Home Reviews Chernobyl Review – A Must Watch Masterpiece

Chernobyl Review – A Must Watch Masterpiece

By Binged Siddartha Toleti - June 6, 2019 @ 4:30 pm
Binged Rating8.75/10


BOTTOM LINE: A Must Watch Masterpiece

Rating: 8.75/10

Platform: HBO/Hotstar Genre: Drama

What Is the Story About?

Chernobyl is a historical drama recounting the horrific event of the nuclear disaster that occurred on April 26, 1986. What happened on the day and how any further major catastrophes were prevented through herculean military and civil effort?


Chernobyl-Review,--Chernobyl-HBO-Review,--Chernobyl-Tv-Show-ReviewJared Harris lives his role as Valery Legasov. He communicates the internal pain and struggles that the character is going through wonderfully. While it is a trait exhibited by all the artists, Jarred is the one carrying the symbolic weight of the lead and gets to deliver the speech that matters, in the end.


Chernobyl is an extraordinary work of drama that never loses focus and goes about its narrative in a slow but unrelenting manner. It might initially take time to set in, or the subject itself might appear too dry to give a try, but be assured, if you Chernobyl a chance, it will grip you like nothing else.

The five-episode series covers the various aspects related to the nuclear disaster in a masterful manner with a layered narration. The director Johan Renck keeps the whole thing as real as possible with all the technicalities in place but never veers into the boring territory where all we have to hear is scientific mumbo-jumbo.

The simple yet powerful writing by Craig Mazin without losing the scientific core to get across the point is the biggest asset of the series. Combine this with the terrific performances and casting for even the smallest of parts, Chernobyl is destined to greatness.

But most of all what stays with us is the fact that all of the significant incidents showcased in Chernobyl has happened in reality. It is horrific, and whenever that thought occurs to us looking at the proceedings and the actions arising, a cold chill is sure to pass through the spine.

Another vital aspect of Chernobyl is the lack of datedness. While it is an event that took place in the past, the way it is presented, the human mistakes, the government cover-up, the psychological turmoil, they are all so relatable and seem applicable to the current times as well.

The particular point about the ‘lies’ a government believes in and shoves on others as truth (which is their version), the whole thing happening structurally throughout the crucial institutions of the government is pertinent now more than ever. It is this kind of undercurrent thematic resonance with the present and timelessness sense created by the actions of the characters that make Chernobyl rise above from being an excellent attempt to a great one.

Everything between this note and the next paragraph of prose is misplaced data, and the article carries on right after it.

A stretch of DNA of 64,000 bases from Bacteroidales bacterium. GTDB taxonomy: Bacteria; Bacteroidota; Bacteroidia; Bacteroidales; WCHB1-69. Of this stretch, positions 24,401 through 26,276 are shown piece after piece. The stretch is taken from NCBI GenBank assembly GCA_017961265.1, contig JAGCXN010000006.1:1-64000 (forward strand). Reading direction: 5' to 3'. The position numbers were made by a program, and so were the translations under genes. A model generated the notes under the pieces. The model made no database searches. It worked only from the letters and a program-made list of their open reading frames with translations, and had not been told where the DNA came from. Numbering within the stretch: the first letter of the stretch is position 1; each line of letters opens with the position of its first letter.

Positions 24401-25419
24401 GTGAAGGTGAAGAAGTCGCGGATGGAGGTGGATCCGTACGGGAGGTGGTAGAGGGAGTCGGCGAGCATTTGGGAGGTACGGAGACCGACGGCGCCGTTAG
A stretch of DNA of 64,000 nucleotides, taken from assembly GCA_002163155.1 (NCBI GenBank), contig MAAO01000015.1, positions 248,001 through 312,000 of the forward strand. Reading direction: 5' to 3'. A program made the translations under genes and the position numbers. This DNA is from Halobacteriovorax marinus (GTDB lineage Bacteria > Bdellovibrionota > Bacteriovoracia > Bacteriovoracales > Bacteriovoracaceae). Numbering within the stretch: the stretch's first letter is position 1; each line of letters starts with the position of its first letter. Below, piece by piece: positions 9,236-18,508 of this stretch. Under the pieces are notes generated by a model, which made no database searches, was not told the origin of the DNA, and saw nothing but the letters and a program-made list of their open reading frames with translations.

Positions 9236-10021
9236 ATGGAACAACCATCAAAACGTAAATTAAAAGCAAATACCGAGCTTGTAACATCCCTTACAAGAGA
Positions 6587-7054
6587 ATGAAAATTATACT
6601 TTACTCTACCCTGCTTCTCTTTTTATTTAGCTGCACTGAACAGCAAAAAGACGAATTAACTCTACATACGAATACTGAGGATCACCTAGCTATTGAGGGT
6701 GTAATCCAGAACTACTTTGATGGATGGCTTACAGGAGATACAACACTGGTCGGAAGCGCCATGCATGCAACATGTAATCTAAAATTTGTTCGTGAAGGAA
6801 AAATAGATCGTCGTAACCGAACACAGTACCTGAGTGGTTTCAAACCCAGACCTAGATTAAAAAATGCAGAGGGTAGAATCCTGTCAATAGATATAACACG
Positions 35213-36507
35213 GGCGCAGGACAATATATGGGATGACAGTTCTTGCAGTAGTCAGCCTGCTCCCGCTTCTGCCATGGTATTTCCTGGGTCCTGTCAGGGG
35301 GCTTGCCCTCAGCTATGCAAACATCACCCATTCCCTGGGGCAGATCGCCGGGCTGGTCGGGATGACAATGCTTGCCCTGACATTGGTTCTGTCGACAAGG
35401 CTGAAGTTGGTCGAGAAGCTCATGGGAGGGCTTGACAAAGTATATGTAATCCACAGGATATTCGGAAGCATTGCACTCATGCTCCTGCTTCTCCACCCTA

Leaving aside the historical angle, the drama itself is so riveting and nerve-rackingly shot that even with no understanding of the historical context, any viewer is sure to be sucked into the narrative.

Chernobyl-HBO-Review,--Chernobyl-Tv-Show-ReviewSo, wait for nothing and watch Chernobyl as soon as possible. It is highly recommended and an ideal binge-watching series with five well shot tension-filled and emotionally balanced narrative.

Other Artists?

Stellan Skarsgard and Emily Watson are the key supporting parts that take the narrative forward along with Jared Harris. The former plays a real-life character, whereas the latter is a fictional one created by bringing various scientists together to give ease and singularity of thoughts in the narrative. It is cinematic liberty that helps get across the point succinctly.

Both the actors have done an excellent job in portraying the emotions. In due course of the narrative, they bring out the helplessness born out of pursuing the truth in a well-organised system fantastically.

Besides these critical characters, there are several smaller parts all essayed brilliantly by the artists irrespective of their length of the roles. Paul Ritter, for example, won’t be easily forgotten. There are others too in a similar vein.

Music and Other Departments?

The background score of Chernobyl by Hildur captures the dark mood of the location extremely well. A sense of dread and fear is felt with the sound, and that is mighty impressive. The cinematography Jacob Ihre is raw and real. The music and the cinematography together make us relive the horror as if it has happened before us. The editing by Jinx Godfrey and Simon Smith is sharp. A consistent pace at a moderate level has been maintained. It doesn’t have a negative effect as we are truly immersed in the world. As mentioned previously, the writing by Craig Mazin is sensational.




Slow Pace
Some Sub Plots Overstaying Its Welcome

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